Science & Nature
Weekly Microscopy Club (Ages 10-13)
In this ongoing weekly club, young microscopists can share and socialize with others and talk about the microscopic world.
77 total reviews for this teacher
2 reviews for this class
Completed by 5 learners
Once per week
learners per class
How does an “Ongoing” course work?
Meets on a weekly schedule, join any week, no need to catch up on previous material
Live video chats, recorded and monitored for safety and quality
Discussions via classroom forum and private messages with the teacher
Automatic payment every Sunday, cancel any time
Great for clubs and for practicing skills
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I've started teaching a one-time Introduction to Microscopy and a week-long camp, and several learners have requested an ongoing microscope club along a similar vein. Here it is! I got my first microscope when I was about 6 years old, and it opened up a whole new world - the world of the very small! Let's explore this world together! In my one-time Intro to 'Scopes class, we cover microscope parts and safe usage. We talk about making slides and calculating magnification, and...
This class is taught in English.
The goals of the one-time class are reinforced in this weekly club: safe microscope usage, making slides, recording what we see, and discussing it all.
I've taught microscopy to all ages for many years, and broached the concept of using animals in a laboratory with many young learners.
No homework is mandatory, but my goal is for students to want to spend more time with their microscopes, exploring the microscopic world around them. Keeping a journal to record one's explorations of the microscopic world is strongly encouraged.
In order to make one's own slides, one needs slides (glass slides have the best clarity, but plastic slides are safer for younger learners). Personally, I avoid coverslips until learners are at least high-school age (if not college), but if you trust your learner with practically invisible shards of glass, that's your call. High-quality stains and fixatives do exist, and someday your learner may want to explore that world, but for this class, we will use clear nail polish to fix slides. For maximum benefit from this class, students should have access to a microscope, analog or digital, but even if a student doesn't have their own 'scope, this class will be interesting and useful. That said, in a perfect world, your learner has (1) a microscope, (2) slides, (3) clear nail polish, and (4) that week's sample, if practical. Students may be encouraged to cut a bit of their pet's fur, or catch a bug, or bring a leaf - the week's specimen will be announced via classroom post. Sometimes, the specimen isn't practical (muscle or lung tissue, for example), so we'll focus on professionally-made slides and images available online. Students are encouraged to keep a journal for their microscopic studies, so crayons or colored pencils, pens, or markers will be useful, along with paper or a notebook.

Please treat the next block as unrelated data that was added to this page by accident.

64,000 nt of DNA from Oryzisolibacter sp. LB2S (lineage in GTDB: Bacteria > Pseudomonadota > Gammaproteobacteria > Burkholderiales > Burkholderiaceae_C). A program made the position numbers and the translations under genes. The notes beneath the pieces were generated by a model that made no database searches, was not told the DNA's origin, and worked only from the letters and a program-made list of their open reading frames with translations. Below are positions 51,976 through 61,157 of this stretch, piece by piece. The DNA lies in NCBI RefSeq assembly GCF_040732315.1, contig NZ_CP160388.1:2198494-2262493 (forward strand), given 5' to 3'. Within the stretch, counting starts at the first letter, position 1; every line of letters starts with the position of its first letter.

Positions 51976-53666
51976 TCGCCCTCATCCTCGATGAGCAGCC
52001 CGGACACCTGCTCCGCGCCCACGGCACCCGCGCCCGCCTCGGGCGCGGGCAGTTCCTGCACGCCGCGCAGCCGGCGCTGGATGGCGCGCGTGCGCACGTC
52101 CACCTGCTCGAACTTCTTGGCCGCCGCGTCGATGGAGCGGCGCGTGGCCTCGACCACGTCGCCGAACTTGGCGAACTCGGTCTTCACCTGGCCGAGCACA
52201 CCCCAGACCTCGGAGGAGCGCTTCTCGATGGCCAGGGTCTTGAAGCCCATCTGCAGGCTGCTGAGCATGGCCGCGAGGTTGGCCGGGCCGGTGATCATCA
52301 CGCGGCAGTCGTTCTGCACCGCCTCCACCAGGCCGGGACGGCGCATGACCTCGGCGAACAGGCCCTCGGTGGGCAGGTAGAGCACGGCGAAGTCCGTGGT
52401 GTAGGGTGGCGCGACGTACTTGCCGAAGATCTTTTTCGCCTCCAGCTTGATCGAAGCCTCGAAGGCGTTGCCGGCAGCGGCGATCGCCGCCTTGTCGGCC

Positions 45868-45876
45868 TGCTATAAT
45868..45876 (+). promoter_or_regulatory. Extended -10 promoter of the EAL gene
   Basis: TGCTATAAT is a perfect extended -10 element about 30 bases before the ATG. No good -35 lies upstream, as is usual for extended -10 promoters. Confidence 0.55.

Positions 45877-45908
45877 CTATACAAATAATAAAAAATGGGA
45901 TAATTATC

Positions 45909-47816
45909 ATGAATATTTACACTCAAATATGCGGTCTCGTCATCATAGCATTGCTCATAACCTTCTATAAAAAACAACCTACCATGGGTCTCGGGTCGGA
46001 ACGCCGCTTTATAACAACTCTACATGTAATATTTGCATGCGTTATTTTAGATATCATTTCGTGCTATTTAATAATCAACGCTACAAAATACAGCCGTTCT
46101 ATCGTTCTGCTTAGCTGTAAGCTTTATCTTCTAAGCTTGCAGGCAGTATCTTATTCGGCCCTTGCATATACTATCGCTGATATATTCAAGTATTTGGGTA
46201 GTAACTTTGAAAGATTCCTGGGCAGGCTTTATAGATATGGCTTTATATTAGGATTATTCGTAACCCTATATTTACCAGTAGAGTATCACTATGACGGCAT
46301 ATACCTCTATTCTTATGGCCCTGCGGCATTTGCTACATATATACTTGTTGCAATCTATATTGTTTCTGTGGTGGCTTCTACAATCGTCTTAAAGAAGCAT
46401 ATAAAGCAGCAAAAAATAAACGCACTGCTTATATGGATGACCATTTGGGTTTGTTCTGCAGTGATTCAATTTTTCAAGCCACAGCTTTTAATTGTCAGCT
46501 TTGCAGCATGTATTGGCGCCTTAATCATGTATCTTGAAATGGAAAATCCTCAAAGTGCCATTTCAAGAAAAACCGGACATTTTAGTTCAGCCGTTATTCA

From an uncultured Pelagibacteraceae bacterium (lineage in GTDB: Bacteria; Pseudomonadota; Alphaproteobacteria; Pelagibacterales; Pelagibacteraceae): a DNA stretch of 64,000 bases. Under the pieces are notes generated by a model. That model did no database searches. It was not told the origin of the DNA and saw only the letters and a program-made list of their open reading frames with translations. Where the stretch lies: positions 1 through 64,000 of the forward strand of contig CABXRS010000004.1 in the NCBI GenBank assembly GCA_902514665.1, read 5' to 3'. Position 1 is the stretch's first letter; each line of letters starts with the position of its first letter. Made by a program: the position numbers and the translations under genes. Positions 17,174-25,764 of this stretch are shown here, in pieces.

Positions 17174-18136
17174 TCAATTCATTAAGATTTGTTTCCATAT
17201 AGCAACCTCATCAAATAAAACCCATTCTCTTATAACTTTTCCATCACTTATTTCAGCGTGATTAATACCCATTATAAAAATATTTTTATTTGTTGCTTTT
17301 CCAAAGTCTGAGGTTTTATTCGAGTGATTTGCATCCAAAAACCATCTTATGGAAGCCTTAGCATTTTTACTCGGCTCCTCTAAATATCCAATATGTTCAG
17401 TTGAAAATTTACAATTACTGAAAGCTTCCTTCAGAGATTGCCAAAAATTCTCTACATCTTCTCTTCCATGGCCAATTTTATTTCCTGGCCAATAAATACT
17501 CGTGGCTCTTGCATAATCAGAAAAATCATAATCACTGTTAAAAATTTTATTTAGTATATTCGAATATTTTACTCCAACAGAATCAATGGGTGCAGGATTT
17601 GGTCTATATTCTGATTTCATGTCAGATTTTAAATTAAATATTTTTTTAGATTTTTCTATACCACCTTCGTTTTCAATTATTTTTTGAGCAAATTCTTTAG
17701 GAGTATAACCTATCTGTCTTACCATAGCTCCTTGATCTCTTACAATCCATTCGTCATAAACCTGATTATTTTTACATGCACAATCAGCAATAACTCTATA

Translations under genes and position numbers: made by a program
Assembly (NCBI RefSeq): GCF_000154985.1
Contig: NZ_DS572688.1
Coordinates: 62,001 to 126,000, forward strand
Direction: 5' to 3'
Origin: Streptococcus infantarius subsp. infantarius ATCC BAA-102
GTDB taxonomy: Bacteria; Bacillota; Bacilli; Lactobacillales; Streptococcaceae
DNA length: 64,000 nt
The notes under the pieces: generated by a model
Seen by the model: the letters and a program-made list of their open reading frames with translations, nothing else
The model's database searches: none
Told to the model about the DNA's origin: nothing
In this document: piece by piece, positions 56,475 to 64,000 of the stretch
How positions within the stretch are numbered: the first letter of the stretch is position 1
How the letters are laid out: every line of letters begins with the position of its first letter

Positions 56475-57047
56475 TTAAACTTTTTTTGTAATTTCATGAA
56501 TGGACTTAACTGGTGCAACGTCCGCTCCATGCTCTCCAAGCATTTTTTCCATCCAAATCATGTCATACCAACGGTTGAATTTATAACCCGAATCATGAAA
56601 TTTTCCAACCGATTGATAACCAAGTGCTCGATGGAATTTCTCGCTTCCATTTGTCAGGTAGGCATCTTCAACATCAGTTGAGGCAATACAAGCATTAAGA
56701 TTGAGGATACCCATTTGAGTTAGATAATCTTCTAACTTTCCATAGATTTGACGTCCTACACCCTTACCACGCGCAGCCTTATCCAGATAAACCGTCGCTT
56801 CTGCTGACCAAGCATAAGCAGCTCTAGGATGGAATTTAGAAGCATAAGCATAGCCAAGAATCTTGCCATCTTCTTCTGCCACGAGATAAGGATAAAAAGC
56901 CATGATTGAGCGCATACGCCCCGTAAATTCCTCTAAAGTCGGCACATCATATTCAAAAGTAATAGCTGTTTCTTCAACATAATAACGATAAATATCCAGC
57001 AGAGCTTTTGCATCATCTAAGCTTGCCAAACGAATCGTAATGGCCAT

Learners will not need to use any apps or websites beyond the standard Outschool tools.
Assessment is informal: I may ask students to identify parts of their 'scope, or tell me how to make a slide, but no grades are given. If I do my job properly, your learner will want to share information about microscopes with you, and will ideally want to start a microscopy journal to record their investigations.
55 minutes per week in class, and maybe some time outside of class.
I share slides made of various tissues and organs, which means a (non-human) animal had to die to make these slides. I may share a story about my mother pricking her finger to make my first blood smear slide. A good slide is made of glass, and coverslips are some of the thinnest, sharpest glass I know of - we will make slides using a 2nd slide as a cover, to avoid the use of coverslips completely. (This is the same approach I use in secondary science classrooms.) You know your learner best - if you think they need supervision to use glass slides, please join us in class. If you prefer, plastic slides do exist, although the visual detail may not be so great. Microscopes can vary wildly in value and expense, ranging from easily-broken plastic toys to delicate laboratory machinery. Again, supervise as you think necessary. When I was young, I was able to use my microscope by myself, but needed an adult to help me pick up and move the 'scope whenever necessary. Please err on the side of safety. Students are free to take this class even if they don't have their own 'scope, but the enthusiastic learner will want their own 'scope for further exploration.
I have a set of National Geographic Biology Slides, and a similar set provided by AmScope, that I use in this course. Professionally-made slides are commercially available, and are highly recommended for any budding microscopist.
🇺🇸Lives in the United States
77 total reviews
121 completed classes
Howdy do! My name is Melinda K. Dooley, and Biology is the love of my life--right up there with teaching life science to someone else! I have been tinkering with biology since I was a child, formalizing my studies as I got older, but I've...